photos

Geometry

Venus

This is my best picture of Venus which is not that good, but let’s see you do better. Venus is top of the bill in the evening sky at the moment, if you look roughly due west. Basically if you see a blazing bright white light in the sky, that is Venus, except if it is a plane of course.

Venus is completely white and featureless in visible light due to a permanent blanket of thick cloud. However it does show phases, even to the naked eye; in the picture above you can see that it is not quite a circle. Look out on May 19th because Venus will be passing very close to the Moon. All the planets (as well as the Sun and Moon) appear to follow the same line in the sky, called the ecliptic. The signs of the zodiac are those constellations which lie closest to the ecliptic, because you can see where a particular planet is in its orbit by looking at what constellation it is in. For example Venus is currently passing from Taurus to Gemini.

Venus is a very strange place, a world of acid rain and metal snow, racked by continual lightning storms and hot enough to melt lead. Atmospheric pressure at the surface is the same as the bottom of Earth’s oceans. Venus is covered in volcanoes, but due to the high pressure, they do not form mountain peaks; instead the lava spreads out to form thick goopy puddles, like hot cheese oozing from an overloaded toasted sandwich maker. If anyone lives there it is a safe bet that they’re looking to move, ideally to somewhere with a better climate and more local amenities.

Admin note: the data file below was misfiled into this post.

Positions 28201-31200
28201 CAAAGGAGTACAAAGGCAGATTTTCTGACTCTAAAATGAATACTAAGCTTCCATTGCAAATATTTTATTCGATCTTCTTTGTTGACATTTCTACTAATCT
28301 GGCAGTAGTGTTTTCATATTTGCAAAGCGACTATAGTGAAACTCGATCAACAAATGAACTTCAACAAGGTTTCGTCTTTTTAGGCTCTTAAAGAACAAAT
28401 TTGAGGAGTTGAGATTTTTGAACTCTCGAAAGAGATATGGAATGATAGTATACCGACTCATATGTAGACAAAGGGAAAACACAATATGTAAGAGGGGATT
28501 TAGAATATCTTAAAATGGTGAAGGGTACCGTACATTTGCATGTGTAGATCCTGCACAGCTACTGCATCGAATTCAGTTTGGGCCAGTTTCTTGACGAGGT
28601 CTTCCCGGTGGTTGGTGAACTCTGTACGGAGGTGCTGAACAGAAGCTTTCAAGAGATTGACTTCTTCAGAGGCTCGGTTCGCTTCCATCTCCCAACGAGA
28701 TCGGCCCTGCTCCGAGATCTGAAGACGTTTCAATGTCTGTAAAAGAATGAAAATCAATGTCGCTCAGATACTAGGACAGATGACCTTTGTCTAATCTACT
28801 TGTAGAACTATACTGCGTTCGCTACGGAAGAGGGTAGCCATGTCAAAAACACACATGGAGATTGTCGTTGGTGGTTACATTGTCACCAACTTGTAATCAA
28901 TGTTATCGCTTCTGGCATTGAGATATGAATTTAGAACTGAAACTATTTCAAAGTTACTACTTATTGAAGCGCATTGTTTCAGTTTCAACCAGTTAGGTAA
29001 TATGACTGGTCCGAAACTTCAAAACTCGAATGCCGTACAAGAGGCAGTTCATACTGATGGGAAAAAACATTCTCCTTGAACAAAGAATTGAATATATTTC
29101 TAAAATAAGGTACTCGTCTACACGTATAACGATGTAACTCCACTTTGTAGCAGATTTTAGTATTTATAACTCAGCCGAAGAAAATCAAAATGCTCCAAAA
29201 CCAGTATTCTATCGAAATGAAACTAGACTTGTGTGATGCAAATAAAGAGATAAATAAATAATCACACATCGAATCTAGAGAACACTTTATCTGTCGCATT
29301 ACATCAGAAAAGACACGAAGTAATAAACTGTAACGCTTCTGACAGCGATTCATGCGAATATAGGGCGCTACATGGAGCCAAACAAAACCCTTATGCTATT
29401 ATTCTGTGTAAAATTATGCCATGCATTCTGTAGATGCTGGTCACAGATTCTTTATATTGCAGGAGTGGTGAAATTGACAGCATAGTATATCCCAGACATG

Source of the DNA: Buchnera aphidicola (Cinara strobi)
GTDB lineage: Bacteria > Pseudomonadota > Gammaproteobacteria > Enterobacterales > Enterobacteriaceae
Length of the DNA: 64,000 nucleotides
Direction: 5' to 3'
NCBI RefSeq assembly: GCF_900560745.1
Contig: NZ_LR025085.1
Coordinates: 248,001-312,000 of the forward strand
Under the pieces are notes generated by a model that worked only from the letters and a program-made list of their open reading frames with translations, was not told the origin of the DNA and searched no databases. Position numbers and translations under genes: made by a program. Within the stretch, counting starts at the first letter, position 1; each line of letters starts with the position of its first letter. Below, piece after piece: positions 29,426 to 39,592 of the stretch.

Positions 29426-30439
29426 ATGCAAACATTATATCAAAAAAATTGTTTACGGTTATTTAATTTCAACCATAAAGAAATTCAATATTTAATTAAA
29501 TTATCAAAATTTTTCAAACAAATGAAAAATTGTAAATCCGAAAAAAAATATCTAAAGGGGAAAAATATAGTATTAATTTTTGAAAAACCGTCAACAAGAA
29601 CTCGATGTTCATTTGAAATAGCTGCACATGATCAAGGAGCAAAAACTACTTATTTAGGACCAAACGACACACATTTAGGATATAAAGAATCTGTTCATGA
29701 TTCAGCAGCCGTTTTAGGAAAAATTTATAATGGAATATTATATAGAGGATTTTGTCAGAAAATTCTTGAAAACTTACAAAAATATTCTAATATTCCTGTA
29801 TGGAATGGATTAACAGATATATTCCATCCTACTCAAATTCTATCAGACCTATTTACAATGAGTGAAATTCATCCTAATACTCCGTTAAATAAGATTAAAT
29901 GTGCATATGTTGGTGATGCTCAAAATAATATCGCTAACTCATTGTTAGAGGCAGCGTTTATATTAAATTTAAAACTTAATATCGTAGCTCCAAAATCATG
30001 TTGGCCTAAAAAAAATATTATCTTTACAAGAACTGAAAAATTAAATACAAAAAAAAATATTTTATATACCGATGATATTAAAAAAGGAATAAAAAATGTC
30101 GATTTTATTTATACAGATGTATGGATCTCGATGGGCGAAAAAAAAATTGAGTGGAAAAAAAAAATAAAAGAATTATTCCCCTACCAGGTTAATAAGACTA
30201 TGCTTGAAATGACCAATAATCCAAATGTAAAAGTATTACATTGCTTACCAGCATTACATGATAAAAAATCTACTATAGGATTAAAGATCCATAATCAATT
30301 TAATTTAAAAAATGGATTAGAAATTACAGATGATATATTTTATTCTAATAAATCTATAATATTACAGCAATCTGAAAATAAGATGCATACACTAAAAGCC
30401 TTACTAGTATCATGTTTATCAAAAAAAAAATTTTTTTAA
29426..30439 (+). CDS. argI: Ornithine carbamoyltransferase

Beware the well-behaved cats!

St Pancras

Chapter 1: She adored London, a city as passionate and beautiful as she was.

Moon

This is my favourite world, our Moon. It is about four and a half billion years old, yet always looks nice and shiny, despite being a bit awkward to clean. It would still be part of the Earth if it were not for a giant impact, from a planet about the size of Mars. The explosion threw so much debris into orbit that it eventually condensed to form the Moon. But for a while there would have been beautiful rings around the Earth, a bit like Saturn’s.

This photo, filtered for blue light, clearly shows the large dark areas on the Moon’s face. They are called in Latin maria (seas) although in fact they are flat lava plains. There are hardly any on the far side of the Moon, which is weird. It is like someone has arranged the Moon to give us the best view.

This picture is adjusted for high contrast to show the enormous Tycho crater, left of bottom centre and surrounded by bright rays of material ejected by a meteoroid impact. The Moon is covered in craters as it is constantly bombarded with comets, asteroids and other space junk. If you go to the Moon please be aware that it is a hard hat area.

It is amazing what you can see on the Moon with even a small pair of binoculars or a telephoto lens. The three round dark areas right of centre, like bits of pepperoni, are (left to right) the Sea of Serenity, the Sea of Tranquility, and the Sea of Fertility. The small pepperoni to the right of them is the Sea of Crises. The big white spot left of centre is the crater Copernicus, which is about half the size of Scotland, if not quite as nice for a holiday. The small bright dot at ten o’clock is crater Aristarchus, named after the Greek astronomer who first calculated the distance to the Moon. He got it wrong, but that was only due to the poor tape measures available at the time.

Blooming

Towers

The Dollis brook

Matt

Laia